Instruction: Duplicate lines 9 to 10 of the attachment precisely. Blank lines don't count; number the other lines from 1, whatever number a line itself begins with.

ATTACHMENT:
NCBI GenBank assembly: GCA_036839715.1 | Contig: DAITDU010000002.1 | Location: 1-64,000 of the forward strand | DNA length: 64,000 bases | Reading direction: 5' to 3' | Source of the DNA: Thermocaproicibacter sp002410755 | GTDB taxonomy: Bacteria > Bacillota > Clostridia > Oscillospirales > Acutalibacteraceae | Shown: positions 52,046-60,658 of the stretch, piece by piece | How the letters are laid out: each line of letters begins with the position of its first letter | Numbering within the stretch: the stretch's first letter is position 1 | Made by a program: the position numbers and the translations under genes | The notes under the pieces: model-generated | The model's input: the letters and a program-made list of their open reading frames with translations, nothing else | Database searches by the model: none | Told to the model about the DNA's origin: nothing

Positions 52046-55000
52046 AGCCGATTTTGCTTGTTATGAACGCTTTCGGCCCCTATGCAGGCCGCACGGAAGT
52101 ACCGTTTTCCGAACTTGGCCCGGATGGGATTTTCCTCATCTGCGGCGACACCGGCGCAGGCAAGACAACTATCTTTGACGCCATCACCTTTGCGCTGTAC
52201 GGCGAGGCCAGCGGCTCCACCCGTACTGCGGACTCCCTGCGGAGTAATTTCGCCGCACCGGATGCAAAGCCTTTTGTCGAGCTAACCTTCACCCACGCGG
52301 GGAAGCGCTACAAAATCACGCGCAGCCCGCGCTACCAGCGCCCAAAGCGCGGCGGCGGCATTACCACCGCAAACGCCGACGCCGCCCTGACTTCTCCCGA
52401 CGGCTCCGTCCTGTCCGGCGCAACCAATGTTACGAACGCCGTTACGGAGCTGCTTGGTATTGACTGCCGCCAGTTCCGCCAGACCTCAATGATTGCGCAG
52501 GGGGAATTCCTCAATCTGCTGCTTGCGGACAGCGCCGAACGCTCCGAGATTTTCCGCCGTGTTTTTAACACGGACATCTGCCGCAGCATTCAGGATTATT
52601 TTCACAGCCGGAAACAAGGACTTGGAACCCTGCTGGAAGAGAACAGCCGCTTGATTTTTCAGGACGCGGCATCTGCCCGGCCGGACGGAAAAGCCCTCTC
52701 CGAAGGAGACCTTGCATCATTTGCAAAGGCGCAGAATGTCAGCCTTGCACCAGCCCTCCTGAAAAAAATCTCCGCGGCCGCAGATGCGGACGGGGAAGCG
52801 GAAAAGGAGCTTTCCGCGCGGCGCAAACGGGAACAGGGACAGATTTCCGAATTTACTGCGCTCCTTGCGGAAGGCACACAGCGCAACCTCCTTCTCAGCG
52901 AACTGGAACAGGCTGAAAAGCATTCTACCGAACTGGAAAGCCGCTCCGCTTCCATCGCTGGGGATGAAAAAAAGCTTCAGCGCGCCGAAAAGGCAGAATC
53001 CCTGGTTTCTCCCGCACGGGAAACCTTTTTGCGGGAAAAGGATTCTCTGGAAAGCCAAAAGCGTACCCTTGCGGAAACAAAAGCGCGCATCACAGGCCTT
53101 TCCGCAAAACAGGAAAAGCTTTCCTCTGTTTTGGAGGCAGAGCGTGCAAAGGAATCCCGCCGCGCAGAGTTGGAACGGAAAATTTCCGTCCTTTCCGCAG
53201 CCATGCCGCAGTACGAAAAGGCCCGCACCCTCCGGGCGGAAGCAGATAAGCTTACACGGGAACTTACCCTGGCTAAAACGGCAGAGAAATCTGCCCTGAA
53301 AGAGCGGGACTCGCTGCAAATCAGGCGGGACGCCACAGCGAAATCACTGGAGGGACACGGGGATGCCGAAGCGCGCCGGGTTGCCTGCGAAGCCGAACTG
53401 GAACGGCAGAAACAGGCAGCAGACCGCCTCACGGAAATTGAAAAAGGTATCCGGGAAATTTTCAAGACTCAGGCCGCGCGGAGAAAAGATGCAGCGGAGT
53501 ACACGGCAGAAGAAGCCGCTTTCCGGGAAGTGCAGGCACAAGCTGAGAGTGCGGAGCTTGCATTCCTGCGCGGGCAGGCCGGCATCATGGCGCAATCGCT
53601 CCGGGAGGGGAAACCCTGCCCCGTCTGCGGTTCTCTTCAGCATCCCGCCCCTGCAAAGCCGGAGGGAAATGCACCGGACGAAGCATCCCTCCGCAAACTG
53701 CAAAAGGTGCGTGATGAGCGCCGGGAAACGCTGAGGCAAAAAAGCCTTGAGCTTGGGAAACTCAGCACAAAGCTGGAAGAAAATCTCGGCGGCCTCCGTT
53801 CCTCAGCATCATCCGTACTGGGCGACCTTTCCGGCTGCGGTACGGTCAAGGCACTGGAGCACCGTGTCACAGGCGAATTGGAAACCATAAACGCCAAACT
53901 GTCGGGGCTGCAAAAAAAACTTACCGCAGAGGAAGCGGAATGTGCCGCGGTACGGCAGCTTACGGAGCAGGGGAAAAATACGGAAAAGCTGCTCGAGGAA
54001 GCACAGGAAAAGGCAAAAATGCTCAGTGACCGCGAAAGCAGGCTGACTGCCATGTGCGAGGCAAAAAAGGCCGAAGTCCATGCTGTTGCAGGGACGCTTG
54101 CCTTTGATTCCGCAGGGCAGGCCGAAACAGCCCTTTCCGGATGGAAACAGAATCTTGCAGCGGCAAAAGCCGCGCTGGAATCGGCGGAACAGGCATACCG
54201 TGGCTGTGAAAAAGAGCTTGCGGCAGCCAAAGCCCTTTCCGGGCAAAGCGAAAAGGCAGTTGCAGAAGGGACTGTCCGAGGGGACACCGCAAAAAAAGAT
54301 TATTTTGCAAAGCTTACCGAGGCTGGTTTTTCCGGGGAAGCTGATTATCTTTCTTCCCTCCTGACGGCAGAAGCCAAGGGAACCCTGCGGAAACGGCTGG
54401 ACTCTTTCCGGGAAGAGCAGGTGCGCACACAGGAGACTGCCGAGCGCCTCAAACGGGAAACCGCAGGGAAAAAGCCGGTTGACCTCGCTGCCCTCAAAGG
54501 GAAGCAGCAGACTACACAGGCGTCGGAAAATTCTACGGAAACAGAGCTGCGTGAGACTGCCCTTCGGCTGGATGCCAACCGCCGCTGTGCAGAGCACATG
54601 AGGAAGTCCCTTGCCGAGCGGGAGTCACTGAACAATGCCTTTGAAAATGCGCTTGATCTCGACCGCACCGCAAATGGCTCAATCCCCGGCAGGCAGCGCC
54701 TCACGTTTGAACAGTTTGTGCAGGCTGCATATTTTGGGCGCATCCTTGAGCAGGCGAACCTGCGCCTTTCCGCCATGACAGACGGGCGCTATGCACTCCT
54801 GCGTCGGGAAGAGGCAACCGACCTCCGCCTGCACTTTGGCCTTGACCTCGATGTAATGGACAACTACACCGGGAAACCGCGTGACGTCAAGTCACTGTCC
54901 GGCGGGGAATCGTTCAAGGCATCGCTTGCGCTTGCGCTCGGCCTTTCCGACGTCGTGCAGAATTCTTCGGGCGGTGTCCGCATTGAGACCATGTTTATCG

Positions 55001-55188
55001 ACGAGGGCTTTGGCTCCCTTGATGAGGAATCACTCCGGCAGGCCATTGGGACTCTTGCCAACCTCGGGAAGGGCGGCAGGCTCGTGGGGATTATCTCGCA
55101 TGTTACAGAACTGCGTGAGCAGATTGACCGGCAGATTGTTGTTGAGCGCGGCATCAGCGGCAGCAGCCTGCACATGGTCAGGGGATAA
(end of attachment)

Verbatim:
52601 TTCACAGCCGGAAACAAGGACTTGGAACCCTGCTGGAAGAGAACAGCCGCTTGATTTTTCAGGACGCGGCATCTGCCCGGCCGGACGGAAAAGCCCTCTC
52701 CGAAGGAGACCTTGCATCATTTGCAAAGGCGCAGAATGTCAGCCTTGCACCAGCCCTCCTGAAAAAAATCTCCGCGGCCGCAGATGCGGACGGGGAAGCG